News Release
November 14, 2013

Penn Medicine Physician Argues for Mandatory Flu Vaccinations of Health Care Workers

Health Care Providers Debate Over Mandatory Flu Shots for Hospital Staff

PHILADELPHIA — Should flu vaccines be mandatory for health care workers? That’s the question raised this week in the British Medical Journal to two health care providers, including Penn Medicine’s Amy J. Behrman, MD, in a “Head to Head” piece that argues both sides of the debate.

Behrman, the medical director of Occupational Medicine Services at the Hospital of the University of Pennsylvania and associate professor of Emergency Medicine in the Perelman School of Medicine at Penn, believes that mandatory vaccination is needed to protect vulnerable patients, while an emergency department nurse from Vancouver General Hospital in Canada argues that evidence on effectiveness is not sufficient to over-ride health care workers’ right to choose.

Both authors cite past studies and raise ethical issues to make their case.

Influenza vaccines are not only estimated to prevent thousands of hospital admissions and millions of illnesses annually, but they are also safe and have the greatest protective effect  in healthy non-elderly adults, precisely the demographic of most health care workers, Behrman states.  

For this reason, vaccinating hospital staff can improve patient safety, as well as protecting health care workers. Mandatory staff vaccination help protect patients who are at the highest risk for influenza complications and most likely to be in a hospital setting: elderly people, infants, patients with heart and lung disease, and patients with compromised immune systems.

“Health care institutions should maximize the use and benefit of a vaccine that is moderately effective, extremely safe, and logically likely to reduce the risk of healthcare acquired influenza for vulnerable patients as well as decrease illness among health care workers,” Behrman writes.  “First do no harm.”

Ideally, workers will take individual responsibility for being fully immunized, but when that does not occur, health care institutions have an ethical obligation to intervene, just as they do to optimize hand washing and minimize surgical site errors, she said.

In 2009, the University of Pennsylvania Health System approved a mandatory policy for all staff, after extensive efforts to improve voluntary immunization rates were insufficient, and after an internal survey on attitudes toward immunization mandates found overwhelming medical staff support.

The health care provider from Vancouver General Hospital, on the other hand, argues that vaccinating health care workers has not been shown to reduce the transmission of influenza to patients by rigorous criteria. A recent Cochrane review of five studies found no evidence that vaccinating health care workers prevents influenza or its complications in individuals in long term care, and thus no evidence to mandate compulsory vaccination, he states. 

He also notes that the vaccine often only imparts partial immunity and may last for less than the entire flu season.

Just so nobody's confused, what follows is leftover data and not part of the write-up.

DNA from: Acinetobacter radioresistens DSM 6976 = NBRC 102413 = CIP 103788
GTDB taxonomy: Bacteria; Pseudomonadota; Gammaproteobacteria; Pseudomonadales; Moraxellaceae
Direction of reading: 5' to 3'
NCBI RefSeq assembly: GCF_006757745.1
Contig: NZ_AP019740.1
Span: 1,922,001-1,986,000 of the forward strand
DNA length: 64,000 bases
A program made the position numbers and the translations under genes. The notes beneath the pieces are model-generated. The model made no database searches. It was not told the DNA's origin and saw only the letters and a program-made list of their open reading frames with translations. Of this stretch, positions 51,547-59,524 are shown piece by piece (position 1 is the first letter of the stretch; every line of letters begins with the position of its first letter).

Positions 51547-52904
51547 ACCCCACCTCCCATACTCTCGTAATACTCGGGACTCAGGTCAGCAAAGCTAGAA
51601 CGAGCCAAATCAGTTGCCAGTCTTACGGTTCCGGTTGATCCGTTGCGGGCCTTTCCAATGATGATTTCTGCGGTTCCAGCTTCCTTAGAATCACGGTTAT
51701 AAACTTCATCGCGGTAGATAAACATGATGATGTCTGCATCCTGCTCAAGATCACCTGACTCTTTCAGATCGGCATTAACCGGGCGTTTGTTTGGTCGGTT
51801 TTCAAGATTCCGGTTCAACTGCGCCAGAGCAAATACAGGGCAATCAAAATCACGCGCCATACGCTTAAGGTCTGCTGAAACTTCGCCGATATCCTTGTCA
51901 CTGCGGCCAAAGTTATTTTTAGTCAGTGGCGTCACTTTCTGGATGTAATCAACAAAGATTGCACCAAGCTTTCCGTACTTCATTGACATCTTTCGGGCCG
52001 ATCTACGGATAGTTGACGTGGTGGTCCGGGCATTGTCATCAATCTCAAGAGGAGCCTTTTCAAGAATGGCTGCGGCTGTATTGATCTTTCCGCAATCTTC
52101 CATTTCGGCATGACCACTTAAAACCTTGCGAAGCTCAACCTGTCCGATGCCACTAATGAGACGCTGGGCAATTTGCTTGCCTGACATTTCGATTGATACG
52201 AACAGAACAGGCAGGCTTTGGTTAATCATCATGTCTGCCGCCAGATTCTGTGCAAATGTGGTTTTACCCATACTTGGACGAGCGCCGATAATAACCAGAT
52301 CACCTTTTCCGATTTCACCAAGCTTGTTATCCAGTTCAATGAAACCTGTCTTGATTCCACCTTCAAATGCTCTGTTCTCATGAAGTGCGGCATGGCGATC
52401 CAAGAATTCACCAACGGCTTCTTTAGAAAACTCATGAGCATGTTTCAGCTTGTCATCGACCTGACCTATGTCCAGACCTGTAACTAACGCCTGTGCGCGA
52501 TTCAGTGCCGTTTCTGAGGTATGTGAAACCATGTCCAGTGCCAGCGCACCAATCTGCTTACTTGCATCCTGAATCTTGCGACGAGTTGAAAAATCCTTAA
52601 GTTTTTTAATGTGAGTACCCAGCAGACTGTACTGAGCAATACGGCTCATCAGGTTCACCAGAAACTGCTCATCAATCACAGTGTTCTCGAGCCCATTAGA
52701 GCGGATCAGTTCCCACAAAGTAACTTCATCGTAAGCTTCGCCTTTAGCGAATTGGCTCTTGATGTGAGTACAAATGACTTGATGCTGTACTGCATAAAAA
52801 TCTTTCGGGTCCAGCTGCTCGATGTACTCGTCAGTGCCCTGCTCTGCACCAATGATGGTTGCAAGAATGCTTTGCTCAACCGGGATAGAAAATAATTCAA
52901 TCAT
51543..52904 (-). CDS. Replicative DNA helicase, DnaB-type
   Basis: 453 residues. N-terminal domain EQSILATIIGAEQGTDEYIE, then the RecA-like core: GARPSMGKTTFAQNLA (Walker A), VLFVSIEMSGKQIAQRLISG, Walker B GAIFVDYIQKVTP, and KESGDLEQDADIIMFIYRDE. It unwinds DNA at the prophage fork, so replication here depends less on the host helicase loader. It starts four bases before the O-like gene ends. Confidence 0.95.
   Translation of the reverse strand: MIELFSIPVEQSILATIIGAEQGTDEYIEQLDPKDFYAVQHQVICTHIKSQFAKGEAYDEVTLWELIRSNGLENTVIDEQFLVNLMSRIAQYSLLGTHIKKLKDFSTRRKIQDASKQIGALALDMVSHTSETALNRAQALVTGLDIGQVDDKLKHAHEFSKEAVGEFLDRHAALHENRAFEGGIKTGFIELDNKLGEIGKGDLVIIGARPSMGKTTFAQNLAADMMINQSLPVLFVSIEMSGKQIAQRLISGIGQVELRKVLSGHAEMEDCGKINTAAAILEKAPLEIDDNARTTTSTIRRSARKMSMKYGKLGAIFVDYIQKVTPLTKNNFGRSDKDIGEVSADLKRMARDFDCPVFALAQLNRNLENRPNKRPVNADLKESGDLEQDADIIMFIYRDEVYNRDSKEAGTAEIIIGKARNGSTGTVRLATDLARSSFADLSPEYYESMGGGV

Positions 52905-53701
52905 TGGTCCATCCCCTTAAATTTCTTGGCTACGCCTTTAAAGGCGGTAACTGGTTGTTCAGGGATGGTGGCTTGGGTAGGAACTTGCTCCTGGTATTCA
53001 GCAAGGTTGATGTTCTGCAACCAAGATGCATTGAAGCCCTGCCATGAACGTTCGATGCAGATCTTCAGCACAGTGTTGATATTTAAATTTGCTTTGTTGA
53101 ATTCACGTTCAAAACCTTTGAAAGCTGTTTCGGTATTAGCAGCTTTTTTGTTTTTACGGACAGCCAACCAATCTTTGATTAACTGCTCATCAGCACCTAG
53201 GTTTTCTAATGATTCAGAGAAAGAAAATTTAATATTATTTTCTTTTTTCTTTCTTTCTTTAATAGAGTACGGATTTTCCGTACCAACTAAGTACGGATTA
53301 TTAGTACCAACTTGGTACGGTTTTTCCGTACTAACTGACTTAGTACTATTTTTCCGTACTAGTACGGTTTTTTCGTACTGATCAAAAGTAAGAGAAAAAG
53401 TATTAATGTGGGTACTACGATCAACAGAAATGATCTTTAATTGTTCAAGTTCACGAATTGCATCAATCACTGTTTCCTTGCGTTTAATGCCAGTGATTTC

Health care workers, according to him, should protect patients from influenza by isolating people with symptoms of respiratory infection, improving infection control, covering coughs, washing hands, and staying home when sick. For him, influenza vaccination should remain a personal decision until there is more persuasive evidence.

The full article, titled “Should influenza vaccination be mandatory for healthcare workers?, can be found here.

###

Penn Medicine is one of the world's leading academic medical centers, dedicated to the related missions of medical education, biomedical research, and excellence in patient care. Penn Medicine consists of the Raymond and Ruth Perelman School of Medicine at the University of Pennsylvania (founded in 1765 as the nation's first medical school) and the University of Pennsylvania Health System, which together form a $4.3 billion enterprise.

The Perelman School of Medicine has been ranked among the top five medical schools in the United States for the past 17 years, according to U.S. News & World Report's survey of research-oriented medical schools. The School is consistently among the nation's top recipients of funding from the National Institutes of Health, with $392 million awarded in the 2013 fiscal year.

The University of Pennsylvania Health System's patient care facilities include: The Hospital of the University of Pennsylvania -- recognized as one of the nation's top "Honor Roll" hospitals by U.S. News & World Report; Penn Presbyterian Medical Center; Chester County Hospital; Penn Wissahickon Hospice; and Pennsylvania Hospital -- the nation's first hospital, founded in 1751. Additional affiliated inpatient care facilities and services throughout the Philadelphia region include Chestnut Hill Hospital and Good Shepherd Penn Partners, a partnership between Good Shepherd Rehabilitation Network and Penn Medicine.

Penn Medicine is committed to improving lives and health through a variety of community-based programs and activities. In fiscal year 2013, Penn Medicine provided $814 million to benefit our community.

Print/Share

Print version

Share/Save/Bookmark

Media Contact

Steve Graff
O: 215-349-5653
C: 215-301-5221

Other Contacts

Department of Communications
(Media Relations):

P: 215-662-2560
F: 215-349-8312

For Patients and the General Public:
1-800-789-7366

PennMedicine.org
Contact Penn Medicine

Media Resources

Contact Us|Facebook
Media Guidelines|Facts
Uplink Facility|Photos
RSS Feeds| Twitter